One of my writing partners recently injured his hand and it was put into a cast. I was very impressed that instead of giving up writing for a few months, he bought Dragon Speech to Text Software and managed to produce some surprisingly good work. This really got me thinking about the benefits of using Speech to Text Software. He told me that it’s best used for the first draft, which after my research I agree with that. So here’s a post about my experience and now am sharing with you.
When you’re reading a book, (assuming it’s not an audio book), your brain is converting the text to speech inside your head. Even though no one is reading it aloud, it needs to have the sensation of spoken language. There needs to be fluidity and seamlessness between transition through sentences, dialogue and action sequences.
So when writing a book, it’s considered good practice to try reading your work aloud as a tool to find where the words are coming off bumpy or jumbled. But why create more work for yourself? Why not consider “speaking” your book instead of “writing” it?
While I find this a fascinating idea, from my experience it’s only effective for the first draft. The biggest reason is because technology still isn’t perfect, and may use a different word than what you meant. (And in my case, taught me how much I mumble and how to enunciate! My mother would be so proud.) And otherwise once you get used to it, it’s easy to ramble on, which then can be slimmed down by editing to keep the best bits and leave yourself with a very strong piece of work. If you’re like me, the first draft is really the hardest part and I’m ready for any tools to help me rip the bandaid off so I can move on to editing.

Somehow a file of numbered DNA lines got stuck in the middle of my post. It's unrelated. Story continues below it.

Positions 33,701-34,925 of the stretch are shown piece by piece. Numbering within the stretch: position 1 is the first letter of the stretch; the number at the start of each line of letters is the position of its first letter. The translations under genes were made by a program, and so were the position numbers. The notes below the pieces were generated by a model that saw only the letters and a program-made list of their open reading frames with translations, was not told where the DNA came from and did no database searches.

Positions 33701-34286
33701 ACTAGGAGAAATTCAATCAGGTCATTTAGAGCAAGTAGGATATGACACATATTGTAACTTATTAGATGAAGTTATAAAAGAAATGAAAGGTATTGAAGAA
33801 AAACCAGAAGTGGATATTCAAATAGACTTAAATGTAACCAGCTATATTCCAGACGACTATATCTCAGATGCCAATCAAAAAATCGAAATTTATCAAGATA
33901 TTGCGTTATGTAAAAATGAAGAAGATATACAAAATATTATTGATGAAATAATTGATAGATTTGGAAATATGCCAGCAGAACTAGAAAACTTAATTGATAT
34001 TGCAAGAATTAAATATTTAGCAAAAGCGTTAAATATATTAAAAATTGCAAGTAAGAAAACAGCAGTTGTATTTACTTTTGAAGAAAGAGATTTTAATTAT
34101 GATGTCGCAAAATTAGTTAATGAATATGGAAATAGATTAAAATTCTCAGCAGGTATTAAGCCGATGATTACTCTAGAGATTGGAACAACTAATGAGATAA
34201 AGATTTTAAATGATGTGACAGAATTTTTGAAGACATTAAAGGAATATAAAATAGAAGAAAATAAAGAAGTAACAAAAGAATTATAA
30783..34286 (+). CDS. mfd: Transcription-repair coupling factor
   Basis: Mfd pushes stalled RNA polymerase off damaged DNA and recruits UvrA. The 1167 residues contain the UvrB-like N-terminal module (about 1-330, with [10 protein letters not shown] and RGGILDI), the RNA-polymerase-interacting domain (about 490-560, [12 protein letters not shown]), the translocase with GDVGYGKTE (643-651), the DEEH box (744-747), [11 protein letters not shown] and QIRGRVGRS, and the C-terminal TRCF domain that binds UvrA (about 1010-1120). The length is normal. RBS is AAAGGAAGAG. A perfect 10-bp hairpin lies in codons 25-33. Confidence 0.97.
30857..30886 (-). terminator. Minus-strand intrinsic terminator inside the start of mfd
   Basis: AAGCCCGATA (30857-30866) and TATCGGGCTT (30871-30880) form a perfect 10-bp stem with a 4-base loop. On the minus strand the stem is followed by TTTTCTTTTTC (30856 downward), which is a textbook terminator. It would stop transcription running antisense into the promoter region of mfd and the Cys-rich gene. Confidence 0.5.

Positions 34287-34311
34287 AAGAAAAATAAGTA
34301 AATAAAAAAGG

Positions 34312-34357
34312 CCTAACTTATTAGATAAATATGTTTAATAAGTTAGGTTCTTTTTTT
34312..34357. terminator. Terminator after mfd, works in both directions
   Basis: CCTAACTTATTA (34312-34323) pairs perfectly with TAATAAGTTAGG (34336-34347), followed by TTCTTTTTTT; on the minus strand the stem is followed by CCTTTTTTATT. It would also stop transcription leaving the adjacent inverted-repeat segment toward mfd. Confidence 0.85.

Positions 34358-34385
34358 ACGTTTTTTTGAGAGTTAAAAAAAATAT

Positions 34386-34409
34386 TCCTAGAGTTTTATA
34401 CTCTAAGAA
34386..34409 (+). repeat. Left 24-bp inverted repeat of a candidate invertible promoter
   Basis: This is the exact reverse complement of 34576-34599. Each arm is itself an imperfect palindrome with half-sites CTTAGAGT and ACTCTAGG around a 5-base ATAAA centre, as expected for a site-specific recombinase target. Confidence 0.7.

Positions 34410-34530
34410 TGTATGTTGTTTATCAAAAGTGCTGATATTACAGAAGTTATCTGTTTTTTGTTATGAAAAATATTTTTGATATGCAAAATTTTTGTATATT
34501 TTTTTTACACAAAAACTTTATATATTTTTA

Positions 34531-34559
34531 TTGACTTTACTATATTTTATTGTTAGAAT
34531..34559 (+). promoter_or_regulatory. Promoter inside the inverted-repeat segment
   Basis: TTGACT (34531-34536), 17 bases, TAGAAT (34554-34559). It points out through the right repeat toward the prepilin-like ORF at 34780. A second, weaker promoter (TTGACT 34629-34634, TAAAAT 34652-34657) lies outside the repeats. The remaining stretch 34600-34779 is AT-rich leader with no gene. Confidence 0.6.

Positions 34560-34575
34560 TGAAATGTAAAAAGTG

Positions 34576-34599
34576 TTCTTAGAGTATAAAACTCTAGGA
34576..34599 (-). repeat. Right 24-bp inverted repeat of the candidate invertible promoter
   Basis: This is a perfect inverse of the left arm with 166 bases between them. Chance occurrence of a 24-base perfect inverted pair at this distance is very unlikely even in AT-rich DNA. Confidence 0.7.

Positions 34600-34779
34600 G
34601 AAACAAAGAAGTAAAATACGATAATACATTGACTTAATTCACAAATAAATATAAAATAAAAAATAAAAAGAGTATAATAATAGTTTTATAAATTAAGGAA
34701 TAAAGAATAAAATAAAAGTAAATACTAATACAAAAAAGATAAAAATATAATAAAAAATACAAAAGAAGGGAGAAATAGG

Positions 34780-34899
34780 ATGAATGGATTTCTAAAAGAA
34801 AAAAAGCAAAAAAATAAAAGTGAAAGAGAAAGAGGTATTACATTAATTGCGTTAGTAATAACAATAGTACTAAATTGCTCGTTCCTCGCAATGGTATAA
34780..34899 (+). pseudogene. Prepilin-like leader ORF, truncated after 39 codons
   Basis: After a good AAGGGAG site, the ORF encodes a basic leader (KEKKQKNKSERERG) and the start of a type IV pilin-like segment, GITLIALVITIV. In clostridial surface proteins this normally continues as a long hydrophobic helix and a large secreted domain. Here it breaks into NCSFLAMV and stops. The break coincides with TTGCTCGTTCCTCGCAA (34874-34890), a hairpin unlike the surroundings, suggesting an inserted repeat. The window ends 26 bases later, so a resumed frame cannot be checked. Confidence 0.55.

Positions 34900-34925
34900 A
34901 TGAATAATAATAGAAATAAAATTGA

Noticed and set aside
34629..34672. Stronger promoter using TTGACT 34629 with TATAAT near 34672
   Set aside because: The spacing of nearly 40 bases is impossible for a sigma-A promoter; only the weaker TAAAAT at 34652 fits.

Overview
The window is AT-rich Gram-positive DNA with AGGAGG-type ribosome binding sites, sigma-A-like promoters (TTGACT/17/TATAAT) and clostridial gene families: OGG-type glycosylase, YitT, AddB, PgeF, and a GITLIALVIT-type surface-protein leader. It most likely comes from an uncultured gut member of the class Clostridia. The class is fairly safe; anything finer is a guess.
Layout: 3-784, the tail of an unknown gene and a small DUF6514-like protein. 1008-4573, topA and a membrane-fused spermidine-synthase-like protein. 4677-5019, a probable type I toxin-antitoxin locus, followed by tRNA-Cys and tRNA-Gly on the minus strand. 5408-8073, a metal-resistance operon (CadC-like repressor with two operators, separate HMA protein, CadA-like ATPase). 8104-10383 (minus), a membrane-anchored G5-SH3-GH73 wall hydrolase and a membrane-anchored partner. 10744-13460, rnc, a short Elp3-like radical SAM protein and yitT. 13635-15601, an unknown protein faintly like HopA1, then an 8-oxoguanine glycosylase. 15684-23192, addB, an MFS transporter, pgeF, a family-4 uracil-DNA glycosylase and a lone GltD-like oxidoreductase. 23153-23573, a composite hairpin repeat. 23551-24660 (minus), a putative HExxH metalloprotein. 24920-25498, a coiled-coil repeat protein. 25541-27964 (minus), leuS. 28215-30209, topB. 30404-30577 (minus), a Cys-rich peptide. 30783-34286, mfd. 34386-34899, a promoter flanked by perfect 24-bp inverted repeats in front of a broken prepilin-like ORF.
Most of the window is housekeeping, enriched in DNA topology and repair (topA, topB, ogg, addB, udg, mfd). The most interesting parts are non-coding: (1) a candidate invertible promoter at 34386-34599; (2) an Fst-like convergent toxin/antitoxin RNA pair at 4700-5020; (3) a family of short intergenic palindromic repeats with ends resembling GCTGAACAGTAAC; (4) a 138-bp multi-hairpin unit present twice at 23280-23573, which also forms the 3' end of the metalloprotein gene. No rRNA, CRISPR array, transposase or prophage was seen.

Here are the benefits of using voice to text software:
1. Coherent thoughts
If you’re speaking aloud then you are naturally saying what is popping into your head. It’ll take some practice at first, because (hopefully) you’re not accustomed to walking around the room talking to yourself. But once it becomes natural, it’s kind of like talking on the phone. It’s extremely fast and once you reach the end of your thought pattern, you’ve created pages of a first draft ready to work with. I know a lot of people are revving up for NaNo in November, so I would imagine this would be a wonderful tool to keep up with word count on such a rigid schedule of writing a complete book in one month.
But to elaborate on this, I recommend a wireless headset instead of a wired one. Being chained to the desk kind of ruins the point of this software. You need to be free to walk around and naturally flow with your ideas.